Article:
September 2011

Material Witness

Azadeh Shladovsky marshals wood, metal and fur into profoundly personal designs by MAYER RUS

  • Diva stool
  • Infinity +++ bench
  • Grand Chêne coffee table
  • Petite Chêne side table
  • Torre stools

When decorating “emergencies” arise and tempers flare, designers often soothe their clients with a common refrain: “It’s not life or death!” Azadeh Shladovsky would qualify the statement. For her, design is decidedly about life. “Space and beauty are very powerful,” she avers.

That particular kind of power comes to life in Shladovsky’s premier furniture collection, which debuts this month at Jean de Merry on Melrose Place. Imbued with equal measures of glamour and artistry, the collection represents a coming out of sorts for the native Angeleno, who has quietly built her practice over the past seven years.

Shladovsky took a circuitous route to the world of interiors and furniture. She majored in Spanish literature at UCLA while satisfying the requirements of the school’s pre-med program. After graduation, she spent eight years at UCLA Medical Center, first managing research for the cardiac surgery department and then as a member of the hospital’s heart and lung transplant team. “I was the one who carried the heart around in a cooler,” she says matter-of-factly.

Continuing on that path, she applied to UCLA School of Medicine—then had a change of heart. “It was always important to me to do something meaningful, but I had become disillusioned with medicine,” she says. “I knew there were other ways to make a difference in people’s lives.”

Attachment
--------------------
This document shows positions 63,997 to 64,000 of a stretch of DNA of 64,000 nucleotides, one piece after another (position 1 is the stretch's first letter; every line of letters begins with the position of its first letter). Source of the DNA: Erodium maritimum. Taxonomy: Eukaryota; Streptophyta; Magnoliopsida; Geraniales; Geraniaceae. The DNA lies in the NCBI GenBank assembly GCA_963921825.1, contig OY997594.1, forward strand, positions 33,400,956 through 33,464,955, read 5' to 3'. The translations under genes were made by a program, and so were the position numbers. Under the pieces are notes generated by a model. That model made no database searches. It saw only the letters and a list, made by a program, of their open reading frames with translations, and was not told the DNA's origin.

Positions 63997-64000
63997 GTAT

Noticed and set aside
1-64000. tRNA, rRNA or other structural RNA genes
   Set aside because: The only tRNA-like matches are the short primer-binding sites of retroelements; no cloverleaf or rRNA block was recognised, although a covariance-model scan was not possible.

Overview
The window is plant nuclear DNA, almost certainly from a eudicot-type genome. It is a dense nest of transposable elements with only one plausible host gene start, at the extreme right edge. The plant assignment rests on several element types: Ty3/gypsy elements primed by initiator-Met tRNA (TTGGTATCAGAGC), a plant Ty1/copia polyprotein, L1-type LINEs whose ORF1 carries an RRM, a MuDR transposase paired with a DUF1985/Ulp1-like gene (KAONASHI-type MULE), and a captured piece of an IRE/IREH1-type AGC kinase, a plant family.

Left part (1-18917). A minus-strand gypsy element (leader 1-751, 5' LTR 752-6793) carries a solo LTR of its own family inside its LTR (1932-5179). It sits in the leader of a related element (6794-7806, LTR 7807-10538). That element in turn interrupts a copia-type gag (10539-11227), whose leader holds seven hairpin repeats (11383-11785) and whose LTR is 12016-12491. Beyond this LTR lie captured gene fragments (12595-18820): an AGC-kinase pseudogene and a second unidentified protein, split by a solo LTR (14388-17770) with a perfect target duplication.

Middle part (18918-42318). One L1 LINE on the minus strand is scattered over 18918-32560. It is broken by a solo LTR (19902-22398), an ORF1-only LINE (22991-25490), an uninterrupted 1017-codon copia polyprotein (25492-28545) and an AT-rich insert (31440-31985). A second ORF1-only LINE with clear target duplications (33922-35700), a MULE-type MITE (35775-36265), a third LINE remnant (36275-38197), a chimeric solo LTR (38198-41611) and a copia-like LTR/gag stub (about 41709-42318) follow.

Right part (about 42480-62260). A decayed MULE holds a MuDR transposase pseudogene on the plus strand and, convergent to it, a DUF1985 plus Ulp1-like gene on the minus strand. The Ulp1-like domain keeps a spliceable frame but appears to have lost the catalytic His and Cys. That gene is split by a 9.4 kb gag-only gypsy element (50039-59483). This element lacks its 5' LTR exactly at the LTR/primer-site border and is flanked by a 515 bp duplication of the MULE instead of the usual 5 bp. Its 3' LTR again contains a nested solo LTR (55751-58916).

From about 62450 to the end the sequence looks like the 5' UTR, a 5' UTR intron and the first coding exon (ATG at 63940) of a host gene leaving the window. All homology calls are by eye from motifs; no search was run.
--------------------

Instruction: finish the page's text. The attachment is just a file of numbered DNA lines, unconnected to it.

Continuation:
And so, in 2003, after the birth of son Jonas, Shladovsky followed her longtime passion for the arts to UCLA’s architecture and interior design program. It was a felicitous move. “Here, finally, was my opportunity for creative expression. I was terrified of disappointing my Persian parents when I abandoned med school.”

Like many designers, Shladovsky began her career doing projects for friends. Her interiors hew to no particular style, reflecting her belief that basic principles of proportion, scale, balance and color can be applied to whatever design vocabulary suits a particular client.

The evolution of her furniture collection is intimately tied to the life of her daughter, Malena, who died in 2008, just shy of her fourth birthday, from complications of a brain tumor. Shladovsky broaches the subject cautiously, lest the connection trivialize her daughter’s life and the tragedy of her passing.

“I think of Malena when I design. She lost her eyesight when she was two, but she didn’t lose her vision. She learned to experience the richness of life through touch and sound,” Shladovsky says. “The point of departure for the furniture is respect for the materials—their feel, their weight, the way we connect to them. That appreciation is one of the things Malena gave me.”

The arc of Malena’s life and legacy is told on malenasfoundation.org, which her parents established. As for the furniture, one needn’t know the particulars of Shladovsky’s journey to appreciate the work. The story of her collection is written in the refinement of form, the quality of craftsmanship and the sumptuousness of rosewood, polished nickel, sturdy oak and Patagonian longhair sheepskin. Ultimately, both are tales of joy.